This has been a busy month for the Information Commissioner’s Office (ICO): the G7 data protection and privacy authorities’ meeting; a proposed new Information Commissioner; the end of the transitional period for the Children’s Code; proposed reforms of the ICO itself in the Department for Digital, Culture, Media and Sports consultation and enforcement action totalling £495,000 for unsolicited marketing emails or texts, to name but a few!
Several companies found themselves on the wrong side of the law as they did not have permission to send “millions of frustrating and intrusive” marketing emails and texts. Members of the public complained and the ICO opened investigations that ultimately led to enforcement action and in each case a monetary penalty or fine.
Timing of the opt-out
Looking at each case in turn, we start with a vehicle purchasing and wholesale company, well known for offering to “buy any car” and providing a free valuation on submission of your personal details and car registration. The company fell foul of the direct marketing rules, namely Regulation 22 of the Privacy and Electronic Communications (EC Directive) Regulations 2003 (PECR), when it continued to send emails and texts after the initial response to a valuation was sent. Despite the company arguing that the subsequent emails and texts were “service” in nature, the ICO found that the subsequent emails/texts not only promoted the services of the company but also contained marketing information, and the company did not have consent to send such messages. The figures are staggering – the company sent 191.4 million marketing emails in the space of a year and 3.6 million marketing text messages to individuals “without fully satisfying the requirements of the soft opt in”. The ICO found that while customers were informed of future ways to opt out, at the point of collection of their details the “opportunity to actually object to marketing messages is presented only after provision of the vehicle valuation. Individuals have no opportunity to refuse marketing when initially inputting their details.” The ICO found that this was in contravention of Regulation 22(3)(c) in relation to the timing of the opt-out. This “serious contravention” landed the company with a £200,000 fine.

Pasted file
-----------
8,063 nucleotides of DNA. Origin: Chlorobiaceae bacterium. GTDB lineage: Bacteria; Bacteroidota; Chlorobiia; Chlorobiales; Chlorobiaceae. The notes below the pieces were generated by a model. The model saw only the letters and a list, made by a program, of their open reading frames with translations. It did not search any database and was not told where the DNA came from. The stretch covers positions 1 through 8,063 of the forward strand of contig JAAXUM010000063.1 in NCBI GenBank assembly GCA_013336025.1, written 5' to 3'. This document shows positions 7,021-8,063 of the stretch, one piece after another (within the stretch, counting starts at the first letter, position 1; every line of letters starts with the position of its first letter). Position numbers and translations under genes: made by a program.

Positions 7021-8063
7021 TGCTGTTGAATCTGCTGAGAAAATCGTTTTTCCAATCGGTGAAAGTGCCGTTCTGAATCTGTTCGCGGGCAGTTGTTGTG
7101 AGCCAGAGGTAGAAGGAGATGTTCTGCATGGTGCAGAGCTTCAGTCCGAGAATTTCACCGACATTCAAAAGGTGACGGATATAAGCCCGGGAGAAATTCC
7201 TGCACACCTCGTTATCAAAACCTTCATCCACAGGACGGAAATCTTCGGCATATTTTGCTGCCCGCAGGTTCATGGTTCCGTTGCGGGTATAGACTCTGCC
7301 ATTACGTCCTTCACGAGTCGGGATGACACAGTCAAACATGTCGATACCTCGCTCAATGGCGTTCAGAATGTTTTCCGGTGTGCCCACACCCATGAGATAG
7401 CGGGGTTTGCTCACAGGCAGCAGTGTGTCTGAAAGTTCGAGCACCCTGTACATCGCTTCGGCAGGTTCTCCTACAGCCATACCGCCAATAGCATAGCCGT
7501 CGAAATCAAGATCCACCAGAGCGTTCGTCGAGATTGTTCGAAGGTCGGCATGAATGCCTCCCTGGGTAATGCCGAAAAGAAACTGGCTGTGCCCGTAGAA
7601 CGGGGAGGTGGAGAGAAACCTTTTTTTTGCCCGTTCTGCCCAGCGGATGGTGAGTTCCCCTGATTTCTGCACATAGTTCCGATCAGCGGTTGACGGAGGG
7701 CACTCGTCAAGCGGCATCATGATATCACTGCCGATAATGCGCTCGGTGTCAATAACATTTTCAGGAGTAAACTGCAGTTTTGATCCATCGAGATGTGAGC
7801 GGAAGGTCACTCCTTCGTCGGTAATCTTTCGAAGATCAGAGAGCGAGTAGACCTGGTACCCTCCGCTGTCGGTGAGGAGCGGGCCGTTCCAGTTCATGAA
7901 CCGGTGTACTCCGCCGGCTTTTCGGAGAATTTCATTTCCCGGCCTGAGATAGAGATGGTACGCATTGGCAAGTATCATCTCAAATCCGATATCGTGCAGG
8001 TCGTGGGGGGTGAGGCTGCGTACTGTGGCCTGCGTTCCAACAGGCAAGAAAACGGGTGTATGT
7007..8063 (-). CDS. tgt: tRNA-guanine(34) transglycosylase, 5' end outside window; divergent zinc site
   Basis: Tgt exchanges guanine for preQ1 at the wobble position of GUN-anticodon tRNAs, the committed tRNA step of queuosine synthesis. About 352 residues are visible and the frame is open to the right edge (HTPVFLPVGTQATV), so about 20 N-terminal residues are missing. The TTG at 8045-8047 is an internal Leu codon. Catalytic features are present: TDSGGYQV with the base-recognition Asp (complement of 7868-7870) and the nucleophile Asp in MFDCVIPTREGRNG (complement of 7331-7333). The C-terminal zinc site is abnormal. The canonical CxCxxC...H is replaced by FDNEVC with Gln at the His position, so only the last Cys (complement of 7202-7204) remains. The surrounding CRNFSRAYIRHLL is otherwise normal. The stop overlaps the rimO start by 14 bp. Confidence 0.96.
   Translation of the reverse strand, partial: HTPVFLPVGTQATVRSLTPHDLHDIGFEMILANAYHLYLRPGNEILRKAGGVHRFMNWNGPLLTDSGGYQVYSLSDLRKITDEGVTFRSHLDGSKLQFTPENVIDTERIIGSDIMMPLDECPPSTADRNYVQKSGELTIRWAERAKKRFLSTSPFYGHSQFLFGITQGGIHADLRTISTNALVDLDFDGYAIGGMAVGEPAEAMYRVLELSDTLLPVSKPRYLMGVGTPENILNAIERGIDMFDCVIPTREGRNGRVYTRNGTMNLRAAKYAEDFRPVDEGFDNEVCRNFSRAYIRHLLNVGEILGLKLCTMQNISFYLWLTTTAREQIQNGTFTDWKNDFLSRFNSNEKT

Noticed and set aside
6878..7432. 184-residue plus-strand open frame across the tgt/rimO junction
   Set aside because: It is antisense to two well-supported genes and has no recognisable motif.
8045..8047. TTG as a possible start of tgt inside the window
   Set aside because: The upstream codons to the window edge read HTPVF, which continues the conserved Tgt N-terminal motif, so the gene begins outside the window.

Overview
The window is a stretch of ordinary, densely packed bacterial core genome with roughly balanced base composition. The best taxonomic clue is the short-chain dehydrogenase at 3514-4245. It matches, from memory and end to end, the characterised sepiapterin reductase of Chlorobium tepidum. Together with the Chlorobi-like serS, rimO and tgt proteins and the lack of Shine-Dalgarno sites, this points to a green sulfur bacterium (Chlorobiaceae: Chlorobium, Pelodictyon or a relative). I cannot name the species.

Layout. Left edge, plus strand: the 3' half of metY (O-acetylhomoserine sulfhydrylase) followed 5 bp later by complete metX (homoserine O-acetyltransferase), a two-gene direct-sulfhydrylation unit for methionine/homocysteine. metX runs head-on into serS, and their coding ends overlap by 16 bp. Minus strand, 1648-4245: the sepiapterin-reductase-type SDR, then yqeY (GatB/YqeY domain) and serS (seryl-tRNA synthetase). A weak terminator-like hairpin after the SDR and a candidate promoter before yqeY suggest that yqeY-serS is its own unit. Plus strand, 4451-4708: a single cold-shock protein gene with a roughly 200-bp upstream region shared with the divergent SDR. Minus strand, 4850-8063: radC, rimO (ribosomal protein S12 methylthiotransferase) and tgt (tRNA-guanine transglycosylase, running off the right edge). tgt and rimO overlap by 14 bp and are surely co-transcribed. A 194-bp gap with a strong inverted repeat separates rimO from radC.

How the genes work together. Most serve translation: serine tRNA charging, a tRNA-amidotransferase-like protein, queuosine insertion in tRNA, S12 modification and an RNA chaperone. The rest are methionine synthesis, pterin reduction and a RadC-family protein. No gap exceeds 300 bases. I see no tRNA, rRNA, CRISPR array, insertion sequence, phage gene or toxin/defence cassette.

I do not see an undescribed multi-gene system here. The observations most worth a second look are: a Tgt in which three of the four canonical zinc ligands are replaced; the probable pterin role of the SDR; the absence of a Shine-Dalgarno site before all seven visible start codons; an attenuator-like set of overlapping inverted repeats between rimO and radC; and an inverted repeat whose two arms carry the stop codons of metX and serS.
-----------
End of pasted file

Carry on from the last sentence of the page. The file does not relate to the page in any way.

Instigating the transmission of direct marketing messages
Next two companies in a group, catering for the older members amongst us, were fined £150,000 and £75,000 respectively for “instigating more than 157 million emails between them.” Again we are looking at Regulation 22 of PECR, although in this instance the direct marketing emails were sent to subscribers on behalf of the companies by the companies’ partner and affiliates. The ICO found the companies had “instigated the transmission of the direct marketing messages” for which they did not have valid consent and therefore they had failed to comply with Regulation 22 of PECR. While the partner and affiliates “sent” the offending communications, the communications included content drafted by the companies and therefore the ICO found that “without [the companies’] involvement and positive encouragement, those communications would not have been sent.”
It is also worth noting that signing a contract using language to indicate that partners are “instigators of the marketing” does not get you off the hook with PECR. If you take this approach, and do minimal due diligence, you increase the risk that your partner could send unsolicited marketing communications resulting in complaints, which ultimately could result in regulatory action and a fine. The ICO is quite clear in these notices that this is the case.
Although the companies in question will argue differently, these decisions do provide welcome clarity on the ICO’s view of certain common issues such as service v marketing communication and what constitutes “instigator” of a marketing communication for the purpose of PECR. Organisations should be reviewing their marketing comms and capture wording in light of these decisions (as well as ensuring appropriate records are kept of the relevant consents). To the extent organisations are relying on affiliate marketing strategies, appropriate due diligence needs to be carried out on those affiliate partners to ensure appropriate consents are obtained (simply having a warranty to such effect will not keep the regulator away).
These enforcement notices also bring the total number of fines to 18 so far this year, with a monetary total of £1.7 million. Bearing in mind maximum fines for PECR breaches are still capped at £500,000, this figure demonstrates that the ICO is keen to show its enforcement muscle, and marketers who sail close the wind in terms of compliance should be reassessing their risk appetite in light of these decisions.
“These companies should have known better. Today’s fines show the ICO will tackle unsolicited marketing, irrespective of whether the messages have been orchestrated by a small business or organisation, or a leading household name. The law remains the same and we hope today’s action sends out a deterrent message that members of the public must have their choices and privacy respected.”